Faces of YWG: In-house innovator helping steer next steps at YWG amid COVID-19

A versatile team member is pulling from everything he’s learned in a variety of different roles to help Winnipeg Airports Authority further enhance the passenger experience through an innovative lens.

Scott Marohn, Vice President of Innovation and Customer Service, started working at Winnipeg Richardson International Airport (YWG) as a summer student while attending the University of Manitoba. After labouring abroad on a cruise ship for a few years, his love for travel landed him right back at YWG.

“To see people taking off and experiencing the world is literally a dream come true in terms of being able to work in an industry that I love,” said Marohn.

Over the past 15 years, he’s shifted from ground transportation to terminal operations then to air service development before further undertaking WAA’s innovation portfolio. Today, his main focus is finding ways to innovate products and services, especially during the pandemic, to meet the needs of passengers in this new reality and in the near future.

“COVID-19 has really kick-started a contactless journey and I think seamless and contactless go hand-in-hand together,” said Marohn. “You’re seeing a lot more contactless options, and that’s also speeding up digital (transformation).”

 The YWG Clean Program has been the top innovation priority amid the COVID-19 pandemic. New technology has been installed throughout the terminal including UV-C light handrail sterilizers on the Arrivals Hall escalator and a touch-free elevator operation system. The Customer Service team, led by Marohn, is also working to modify past processes to adapt to current needs and prioritize safety above all else.

“People automatically think innovation is about a miracle new initiative and it’s not really about that,” said Marohn. “It’s about a mindset, or maybe changing a process or improving on something that you’re already doing… that’s innovation.”

The Valet & Away service, suspended at the onset of the pandemic to minimize touch encounters, was re-envisioned to instead offer a contactless, curbside parking option in line with safe practices and customer preferences. A piece of AI technology called Zensors, which leverages video analytics to help monitor the state of an environment, also underwent a process change. While it was initially ordered for the taxi area, it is now being trialed to monitor traffic outside the main airport washroom, allowing the cleaning team to proactively address issues and meet increased cleaning standards. Marohn says this could be expanded to other areas of the airport too, such as the boarding gates, to further deliver excellent customer service.

While these independent innovations are adding up to increased safety and efficiency at YWG, they represent only a glimpse of what is possible. As an out-of-the-box thinker, Marohn keeps in mind a broad vision of how these pieces can tie together in the future to elevate the seamless passenger journey and believes the best is yet to come. With digital adoption continuing to grow and the robotics world further being explored, such as WAA’s ongoing partnership with WHILL to trial autonomous personal mobility devices, WAA is strategizing how to connect more features in the future to better serve each customer.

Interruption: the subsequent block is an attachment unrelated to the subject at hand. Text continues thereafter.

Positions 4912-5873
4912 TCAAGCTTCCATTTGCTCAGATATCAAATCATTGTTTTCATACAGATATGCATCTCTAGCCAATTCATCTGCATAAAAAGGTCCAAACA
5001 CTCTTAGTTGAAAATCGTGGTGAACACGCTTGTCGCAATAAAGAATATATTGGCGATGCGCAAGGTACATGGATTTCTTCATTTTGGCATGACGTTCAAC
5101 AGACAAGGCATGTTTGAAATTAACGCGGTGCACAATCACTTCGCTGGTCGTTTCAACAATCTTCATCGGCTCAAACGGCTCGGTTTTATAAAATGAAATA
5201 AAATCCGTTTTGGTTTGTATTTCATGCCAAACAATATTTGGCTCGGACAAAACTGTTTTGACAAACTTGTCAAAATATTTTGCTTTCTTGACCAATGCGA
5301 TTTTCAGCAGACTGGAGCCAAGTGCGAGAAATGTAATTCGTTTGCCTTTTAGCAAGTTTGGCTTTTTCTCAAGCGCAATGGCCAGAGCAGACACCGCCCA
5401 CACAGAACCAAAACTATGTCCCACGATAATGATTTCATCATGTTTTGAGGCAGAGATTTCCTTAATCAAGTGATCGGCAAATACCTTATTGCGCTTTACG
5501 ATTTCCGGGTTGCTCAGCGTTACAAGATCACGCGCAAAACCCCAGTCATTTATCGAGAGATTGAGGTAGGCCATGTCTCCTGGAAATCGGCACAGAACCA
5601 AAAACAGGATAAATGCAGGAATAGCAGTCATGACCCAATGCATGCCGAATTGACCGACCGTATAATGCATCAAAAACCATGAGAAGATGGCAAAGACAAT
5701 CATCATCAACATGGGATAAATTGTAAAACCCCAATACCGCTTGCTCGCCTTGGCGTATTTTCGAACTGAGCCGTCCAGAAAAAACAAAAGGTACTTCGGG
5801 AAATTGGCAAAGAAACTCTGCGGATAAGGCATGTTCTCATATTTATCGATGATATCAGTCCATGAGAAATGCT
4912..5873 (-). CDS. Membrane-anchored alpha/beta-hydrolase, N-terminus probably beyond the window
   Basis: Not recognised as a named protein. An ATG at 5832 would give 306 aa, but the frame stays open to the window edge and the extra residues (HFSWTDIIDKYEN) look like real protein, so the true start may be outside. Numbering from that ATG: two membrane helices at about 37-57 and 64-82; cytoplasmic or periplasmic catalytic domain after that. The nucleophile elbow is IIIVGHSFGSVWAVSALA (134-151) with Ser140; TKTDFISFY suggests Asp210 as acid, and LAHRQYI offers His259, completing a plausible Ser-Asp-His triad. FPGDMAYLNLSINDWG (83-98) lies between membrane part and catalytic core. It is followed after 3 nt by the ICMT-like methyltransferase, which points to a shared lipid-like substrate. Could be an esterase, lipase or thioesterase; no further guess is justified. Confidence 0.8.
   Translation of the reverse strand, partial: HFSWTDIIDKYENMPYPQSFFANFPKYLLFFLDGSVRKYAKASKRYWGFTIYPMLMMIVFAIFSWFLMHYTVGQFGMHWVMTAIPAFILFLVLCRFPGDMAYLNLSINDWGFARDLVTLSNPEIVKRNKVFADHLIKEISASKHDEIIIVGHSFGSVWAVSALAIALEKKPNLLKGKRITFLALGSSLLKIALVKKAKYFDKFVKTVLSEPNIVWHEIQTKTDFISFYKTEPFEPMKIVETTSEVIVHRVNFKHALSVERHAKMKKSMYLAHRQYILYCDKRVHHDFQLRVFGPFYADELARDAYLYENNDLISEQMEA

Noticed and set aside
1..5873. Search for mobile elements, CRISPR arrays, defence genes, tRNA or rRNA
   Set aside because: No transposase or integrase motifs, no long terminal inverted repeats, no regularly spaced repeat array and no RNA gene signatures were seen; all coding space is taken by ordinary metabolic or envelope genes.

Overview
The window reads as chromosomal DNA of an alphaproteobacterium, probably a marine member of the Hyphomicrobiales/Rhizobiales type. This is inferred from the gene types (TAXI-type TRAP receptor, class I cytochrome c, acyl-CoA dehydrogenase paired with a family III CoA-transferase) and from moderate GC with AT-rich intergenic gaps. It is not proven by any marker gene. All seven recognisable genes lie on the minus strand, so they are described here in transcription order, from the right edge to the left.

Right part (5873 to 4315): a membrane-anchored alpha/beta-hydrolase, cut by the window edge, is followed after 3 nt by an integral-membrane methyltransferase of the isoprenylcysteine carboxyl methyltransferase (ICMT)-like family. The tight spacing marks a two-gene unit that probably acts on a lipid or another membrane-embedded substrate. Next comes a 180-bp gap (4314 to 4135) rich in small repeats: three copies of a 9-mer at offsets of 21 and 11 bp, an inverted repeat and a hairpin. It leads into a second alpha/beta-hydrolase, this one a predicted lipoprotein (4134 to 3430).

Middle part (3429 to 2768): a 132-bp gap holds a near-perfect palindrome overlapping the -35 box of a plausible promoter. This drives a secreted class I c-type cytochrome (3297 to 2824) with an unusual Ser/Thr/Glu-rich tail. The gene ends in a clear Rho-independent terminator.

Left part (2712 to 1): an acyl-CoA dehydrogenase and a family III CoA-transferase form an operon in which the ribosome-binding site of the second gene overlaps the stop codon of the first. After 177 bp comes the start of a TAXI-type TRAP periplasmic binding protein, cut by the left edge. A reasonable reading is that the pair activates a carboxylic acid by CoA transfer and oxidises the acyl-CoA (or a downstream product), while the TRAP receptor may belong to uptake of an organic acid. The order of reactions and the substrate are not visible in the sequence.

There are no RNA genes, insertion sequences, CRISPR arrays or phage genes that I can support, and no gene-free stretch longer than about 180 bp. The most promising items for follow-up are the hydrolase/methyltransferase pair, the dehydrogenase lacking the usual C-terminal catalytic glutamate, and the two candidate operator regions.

“It is incredible how far we’ve come and we don’t even realize it,” said Marohn. “In my first couple years as Parking and Ground Transportation Manager, we used to have to cash out the parking pay stations because everyone paid with cash. Now, 12 years later, we’ve pretty much gone automated and eliminated coins.”

Although, the biggest change during Marohn’s career was the opening of the new terminal building on October 30, 2011. Marohn, who was the Manager of Terminal Operations at the time, had been immersed in learning about all of the new systems coming online in the new facility, from the baggage system to the bridges and the alarm processes. He reflects on the opening day as the most important day of his career, symbolizing how the entire team had met the pressure of the grand project.

From the past to the present, Marohn’s career has now come full circle. Today, he’s back in the terminal, prioritizing customer service, innovation and still overseeing parking and ground transportation. But for him, it’s a perfect fit.

“An airport is the heartbeat of a city and to be able to work in that heartbeat, it’s a rush, it really is,” said Marohn.



Art Lopuck (Goldwing) said:

I first met Scott when I was assigned to the Blue Line cart team. We would transport passengers and visitors from the new parkade to the old terminal. Scott was in charge of this project and trained all of us. Scott was always willing to answer any questions and made all of us new volunteers to feel welcomed to WAA. During the last number of years Scott has always acknowledged the Goldwings. Personally I’ve always found Scott to be never too busy to say Hi or answer any questions I might have. Keep up the good work Scott and stay safe.

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